Denver, CO,
14
March
2017
|
07:05 AM
America/Denver

Book Chat: Nader Hashemi and Danny Postel

The violence and chaos in the Middle East today are often attributed to “sectarianism” — a catch-all explanation for the region’s turmoil.

But in “Sectarianization: Mapping the New Politics of the Middle East,” co-editors Nader Hashemi and Danny Postel argue that blaming conflicts in places like Syria, Iraq, Lebanon and Yemen on centuries-old sectarian differences is wrong — as is suggesting that Sunni and Shia Muslims have always been fighting.

“I think it’s a complete distortion to try to interpret the problems of the Middle East today to something that goes back to the seventh century. So our book is very much geared toward repudiating that very simplistic and intellectually lazy argument,” explains Hashemi, director of DU’s Center for Middle East Studies and an associate professor of Middle East and Islamic politics at the Josef Korbel School of International Studies.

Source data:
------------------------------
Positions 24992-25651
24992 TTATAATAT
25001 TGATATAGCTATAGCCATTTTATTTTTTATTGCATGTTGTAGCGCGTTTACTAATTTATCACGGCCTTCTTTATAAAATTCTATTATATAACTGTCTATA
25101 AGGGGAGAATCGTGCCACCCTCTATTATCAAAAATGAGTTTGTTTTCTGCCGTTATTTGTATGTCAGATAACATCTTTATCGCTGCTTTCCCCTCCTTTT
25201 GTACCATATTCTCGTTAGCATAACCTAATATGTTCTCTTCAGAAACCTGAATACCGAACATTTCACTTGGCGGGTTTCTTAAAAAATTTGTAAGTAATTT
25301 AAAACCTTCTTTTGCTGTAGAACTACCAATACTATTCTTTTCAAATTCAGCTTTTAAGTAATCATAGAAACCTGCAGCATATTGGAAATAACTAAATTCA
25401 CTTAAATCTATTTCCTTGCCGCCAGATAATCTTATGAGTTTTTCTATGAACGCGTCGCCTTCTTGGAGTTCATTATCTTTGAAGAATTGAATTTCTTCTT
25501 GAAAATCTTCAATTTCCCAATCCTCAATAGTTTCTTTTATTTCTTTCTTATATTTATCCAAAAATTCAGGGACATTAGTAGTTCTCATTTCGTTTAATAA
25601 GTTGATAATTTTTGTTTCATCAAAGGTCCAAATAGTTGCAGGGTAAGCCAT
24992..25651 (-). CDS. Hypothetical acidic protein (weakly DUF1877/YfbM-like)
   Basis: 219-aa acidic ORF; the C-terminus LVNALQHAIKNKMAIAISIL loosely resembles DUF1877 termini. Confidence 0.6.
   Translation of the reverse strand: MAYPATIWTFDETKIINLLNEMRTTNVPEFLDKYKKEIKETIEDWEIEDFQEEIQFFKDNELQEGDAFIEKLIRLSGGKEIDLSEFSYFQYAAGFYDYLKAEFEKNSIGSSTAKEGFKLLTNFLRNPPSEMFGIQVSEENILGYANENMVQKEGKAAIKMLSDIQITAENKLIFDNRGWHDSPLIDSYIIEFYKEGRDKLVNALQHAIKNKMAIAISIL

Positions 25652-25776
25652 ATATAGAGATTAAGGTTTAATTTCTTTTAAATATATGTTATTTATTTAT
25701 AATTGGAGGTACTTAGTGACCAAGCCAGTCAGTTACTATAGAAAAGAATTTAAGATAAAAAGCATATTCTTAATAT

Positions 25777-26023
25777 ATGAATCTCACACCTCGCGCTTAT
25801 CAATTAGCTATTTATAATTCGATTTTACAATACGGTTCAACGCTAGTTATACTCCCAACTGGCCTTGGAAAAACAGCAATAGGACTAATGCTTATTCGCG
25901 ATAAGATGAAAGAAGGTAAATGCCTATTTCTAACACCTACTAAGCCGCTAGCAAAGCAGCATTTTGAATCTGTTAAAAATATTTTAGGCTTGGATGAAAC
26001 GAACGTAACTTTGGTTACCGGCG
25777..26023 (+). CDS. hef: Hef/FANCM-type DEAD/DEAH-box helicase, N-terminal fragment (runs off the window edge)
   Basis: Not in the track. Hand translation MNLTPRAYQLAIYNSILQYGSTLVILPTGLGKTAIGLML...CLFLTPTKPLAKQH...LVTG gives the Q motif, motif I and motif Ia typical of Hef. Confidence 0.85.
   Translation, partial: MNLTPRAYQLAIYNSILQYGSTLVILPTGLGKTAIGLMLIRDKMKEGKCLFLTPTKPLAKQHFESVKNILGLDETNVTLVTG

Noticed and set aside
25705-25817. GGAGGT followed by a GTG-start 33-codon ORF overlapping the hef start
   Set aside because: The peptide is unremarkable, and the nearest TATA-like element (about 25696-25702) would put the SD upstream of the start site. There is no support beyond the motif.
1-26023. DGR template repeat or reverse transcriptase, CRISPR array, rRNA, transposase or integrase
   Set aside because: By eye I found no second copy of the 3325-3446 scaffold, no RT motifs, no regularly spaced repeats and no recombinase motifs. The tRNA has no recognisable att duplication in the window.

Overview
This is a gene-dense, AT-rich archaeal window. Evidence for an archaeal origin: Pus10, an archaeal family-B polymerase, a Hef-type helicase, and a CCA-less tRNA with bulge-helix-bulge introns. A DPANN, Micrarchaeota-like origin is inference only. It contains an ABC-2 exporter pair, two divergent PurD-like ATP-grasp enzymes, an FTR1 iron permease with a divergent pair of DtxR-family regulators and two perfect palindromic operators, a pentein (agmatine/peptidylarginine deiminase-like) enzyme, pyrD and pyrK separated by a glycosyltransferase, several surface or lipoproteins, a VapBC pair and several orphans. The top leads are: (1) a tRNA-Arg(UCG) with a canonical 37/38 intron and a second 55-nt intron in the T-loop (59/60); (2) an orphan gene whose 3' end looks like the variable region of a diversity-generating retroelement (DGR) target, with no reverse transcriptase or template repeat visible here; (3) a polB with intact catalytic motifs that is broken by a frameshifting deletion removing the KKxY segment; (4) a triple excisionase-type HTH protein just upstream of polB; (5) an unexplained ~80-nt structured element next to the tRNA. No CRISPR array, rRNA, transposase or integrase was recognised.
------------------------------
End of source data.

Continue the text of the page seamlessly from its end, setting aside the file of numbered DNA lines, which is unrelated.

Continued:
“Sectarianization” also features leading scholars and attempts to redefine the debate on the Middle East today.